Police killed their son and saved their lives in tense confrontation
4:05 p.m. Feb. 21, 2015 Indianapolis
On a snowy Saturday, Officer Roman Williams-Ervin frantically tried to kick down the front door of the Norman family’s home. Someone had called 911 from inside the house. All dispatchers could hear was screaming and shouting.
Williams-Ervin broke a window and reached inside to unlock the door, but the lock was jammed. He kicked again, and the door finally gave way. He and another officer stormed inside the three-bedroom home, not sure what they’d find.
Inside the kitchen, Kent Norman, 51, held a butcher knife to the neck of his 74-year-old mother, Mary Jane. His 78-year-old father lay slumped nearby.
“The only way I could describe it is three bodies all tangled up together and blood on all of them,” said Williams-Ervin, an eight-year veteran of the Indianapolis Metropolitan Police Department. “I knew someone would die if I didn’t take action. It all happened so fast.”
The officers ordered Kent to drop the knife. He refused.
“It was a decision that had to be made,” said Williams-Ervin, 31. “I gave Kent options, and he didn’t take those options.”
The officers opened fire, shooting seven times. Kent was shot in the chest and died almost instantly.
The fatal shooting of Kent Norman is one of at least 129 by police officers this year that involved individuals who committed attacks with weapons other than guns, including knives, hatchets, vehicles and bare hands.
Throughout his childhood and adult life, Kent Norman struggled with mental illness, his family said. He lived with his parents and often ran errands and helped them with chores. In the weeks leading up to his death, his depression deepened, they said.
Mary Jane said Kent had been drinking that Saturday. He suddenly started cursing and grabbed her hair, pummeled her with his fists and pressed her face to the granite countertop. John tried to pry his son off Mary Jane, but Kent knocked him unconscious.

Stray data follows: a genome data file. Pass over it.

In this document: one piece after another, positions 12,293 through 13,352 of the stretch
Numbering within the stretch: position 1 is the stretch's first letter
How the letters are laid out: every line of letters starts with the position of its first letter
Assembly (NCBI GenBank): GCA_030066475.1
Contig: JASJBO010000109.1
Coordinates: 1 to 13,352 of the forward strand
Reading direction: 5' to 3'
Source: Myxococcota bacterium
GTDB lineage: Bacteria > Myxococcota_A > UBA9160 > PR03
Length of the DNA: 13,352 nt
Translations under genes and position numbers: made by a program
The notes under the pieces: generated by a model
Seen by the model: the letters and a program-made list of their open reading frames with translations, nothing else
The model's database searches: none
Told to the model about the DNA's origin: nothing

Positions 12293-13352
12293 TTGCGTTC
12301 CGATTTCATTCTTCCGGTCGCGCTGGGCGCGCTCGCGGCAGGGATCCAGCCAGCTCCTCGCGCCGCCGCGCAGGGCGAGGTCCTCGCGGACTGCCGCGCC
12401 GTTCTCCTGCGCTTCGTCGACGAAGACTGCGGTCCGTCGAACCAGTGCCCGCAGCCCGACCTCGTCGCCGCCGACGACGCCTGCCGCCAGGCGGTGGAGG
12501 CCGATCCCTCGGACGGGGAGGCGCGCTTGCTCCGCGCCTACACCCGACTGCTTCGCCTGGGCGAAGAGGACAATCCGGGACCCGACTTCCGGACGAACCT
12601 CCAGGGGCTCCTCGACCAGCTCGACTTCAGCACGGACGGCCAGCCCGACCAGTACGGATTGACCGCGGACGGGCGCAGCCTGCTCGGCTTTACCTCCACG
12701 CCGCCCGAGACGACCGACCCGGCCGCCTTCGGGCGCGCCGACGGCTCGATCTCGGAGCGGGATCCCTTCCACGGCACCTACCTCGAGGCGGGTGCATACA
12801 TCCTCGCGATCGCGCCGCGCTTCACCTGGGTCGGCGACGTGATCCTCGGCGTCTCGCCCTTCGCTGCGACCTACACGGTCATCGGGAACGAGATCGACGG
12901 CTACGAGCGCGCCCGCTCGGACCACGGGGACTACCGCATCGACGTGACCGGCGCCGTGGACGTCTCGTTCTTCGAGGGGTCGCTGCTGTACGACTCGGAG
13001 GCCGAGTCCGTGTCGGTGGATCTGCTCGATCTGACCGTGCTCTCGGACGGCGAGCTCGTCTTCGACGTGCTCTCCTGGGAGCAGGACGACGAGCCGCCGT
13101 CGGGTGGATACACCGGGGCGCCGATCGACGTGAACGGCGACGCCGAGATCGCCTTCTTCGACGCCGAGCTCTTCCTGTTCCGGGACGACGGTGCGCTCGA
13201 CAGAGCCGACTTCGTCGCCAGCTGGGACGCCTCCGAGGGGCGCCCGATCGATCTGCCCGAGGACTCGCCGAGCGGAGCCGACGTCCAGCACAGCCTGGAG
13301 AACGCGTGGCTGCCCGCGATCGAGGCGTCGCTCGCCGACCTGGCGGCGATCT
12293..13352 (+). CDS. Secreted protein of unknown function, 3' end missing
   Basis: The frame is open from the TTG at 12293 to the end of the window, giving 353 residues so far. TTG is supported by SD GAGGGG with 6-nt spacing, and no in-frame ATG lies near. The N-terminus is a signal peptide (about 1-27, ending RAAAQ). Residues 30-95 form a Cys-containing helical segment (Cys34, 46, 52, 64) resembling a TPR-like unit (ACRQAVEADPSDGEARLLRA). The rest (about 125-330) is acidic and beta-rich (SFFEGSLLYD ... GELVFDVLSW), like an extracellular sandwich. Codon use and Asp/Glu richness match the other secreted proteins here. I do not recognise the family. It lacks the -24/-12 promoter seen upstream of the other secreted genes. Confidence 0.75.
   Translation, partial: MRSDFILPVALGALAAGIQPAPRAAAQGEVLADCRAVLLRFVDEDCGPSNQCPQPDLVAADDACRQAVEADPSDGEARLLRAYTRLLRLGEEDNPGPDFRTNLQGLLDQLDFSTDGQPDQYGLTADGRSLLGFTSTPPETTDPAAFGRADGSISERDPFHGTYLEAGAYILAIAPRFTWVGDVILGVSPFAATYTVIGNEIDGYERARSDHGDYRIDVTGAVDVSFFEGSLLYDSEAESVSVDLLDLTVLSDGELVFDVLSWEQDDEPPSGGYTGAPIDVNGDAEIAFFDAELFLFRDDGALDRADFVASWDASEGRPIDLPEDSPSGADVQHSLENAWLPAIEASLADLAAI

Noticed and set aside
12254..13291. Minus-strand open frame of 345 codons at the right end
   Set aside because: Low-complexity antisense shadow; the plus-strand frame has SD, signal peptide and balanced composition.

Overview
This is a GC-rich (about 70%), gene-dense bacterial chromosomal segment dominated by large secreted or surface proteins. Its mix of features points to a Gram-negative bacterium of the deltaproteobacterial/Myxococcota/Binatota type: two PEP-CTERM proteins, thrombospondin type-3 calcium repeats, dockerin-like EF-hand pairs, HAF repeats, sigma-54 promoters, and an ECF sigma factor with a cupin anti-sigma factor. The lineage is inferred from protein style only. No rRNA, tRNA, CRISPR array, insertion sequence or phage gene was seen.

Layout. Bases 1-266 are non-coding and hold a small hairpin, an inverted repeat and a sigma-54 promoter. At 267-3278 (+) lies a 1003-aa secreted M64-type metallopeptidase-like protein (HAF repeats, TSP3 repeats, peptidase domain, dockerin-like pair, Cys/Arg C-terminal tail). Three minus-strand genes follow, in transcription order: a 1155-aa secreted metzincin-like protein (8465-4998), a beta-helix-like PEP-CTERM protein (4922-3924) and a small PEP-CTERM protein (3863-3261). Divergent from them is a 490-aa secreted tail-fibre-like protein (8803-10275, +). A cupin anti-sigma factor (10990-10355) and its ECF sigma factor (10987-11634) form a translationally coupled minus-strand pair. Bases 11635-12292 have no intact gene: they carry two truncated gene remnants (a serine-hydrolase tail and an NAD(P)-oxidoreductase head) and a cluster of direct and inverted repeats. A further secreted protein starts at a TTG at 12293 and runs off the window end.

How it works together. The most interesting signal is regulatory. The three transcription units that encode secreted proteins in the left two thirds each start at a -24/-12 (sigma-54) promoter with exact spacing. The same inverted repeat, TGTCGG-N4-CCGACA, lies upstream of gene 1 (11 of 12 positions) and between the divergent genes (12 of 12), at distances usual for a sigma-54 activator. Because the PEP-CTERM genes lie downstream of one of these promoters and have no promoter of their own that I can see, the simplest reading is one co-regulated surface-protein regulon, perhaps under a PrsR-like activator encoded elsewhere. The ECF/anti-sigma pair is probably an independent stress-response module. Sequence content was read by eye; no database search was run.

“Our inability to properly treat mental illness is what forces police officers everywhere to take the lives of so many,” Mary Jane said. “We loved our son so very much.”
After the attack, John suffered a subdural hematoma, and Mary Jane had scrapes, bruises and heart problems caused by acute stress. With the increasing critical coverage of police shootings, family friends told them that some people were beginning to wonder: Had the officers shot Kent for no good reason?
“We said, ‘No, that can’t stand,’ ” Mary Jane said. From their hospital beds, Mary Jane and John crafted a statement for the media. Through a family spokesman, they thanked the officers for saving their lives.
The police department and prosecutor’s office cleared the two officers of any wrongdoing.
Later, the Norman family met with the officers, and Mary Jane hugged them.
“We didn’t want them to second-guess themselves,” she said. “You have to make life-or-death decisions. A moment’s pause could cause the death of an innocent victim or themselves.”
As for Williams-Ervin, he said he is also at peace with the final outcome.
“In my mind, I break it down like I did my job,” the officer said. “If I hadn’t taken this action, then these other folks would be dead.”
John and Mary Jane Norman hold a photograph of their son, Kent, at their home in Indianapolis. Police killed Kent after he held a knife to Mary Jane’s throat in February.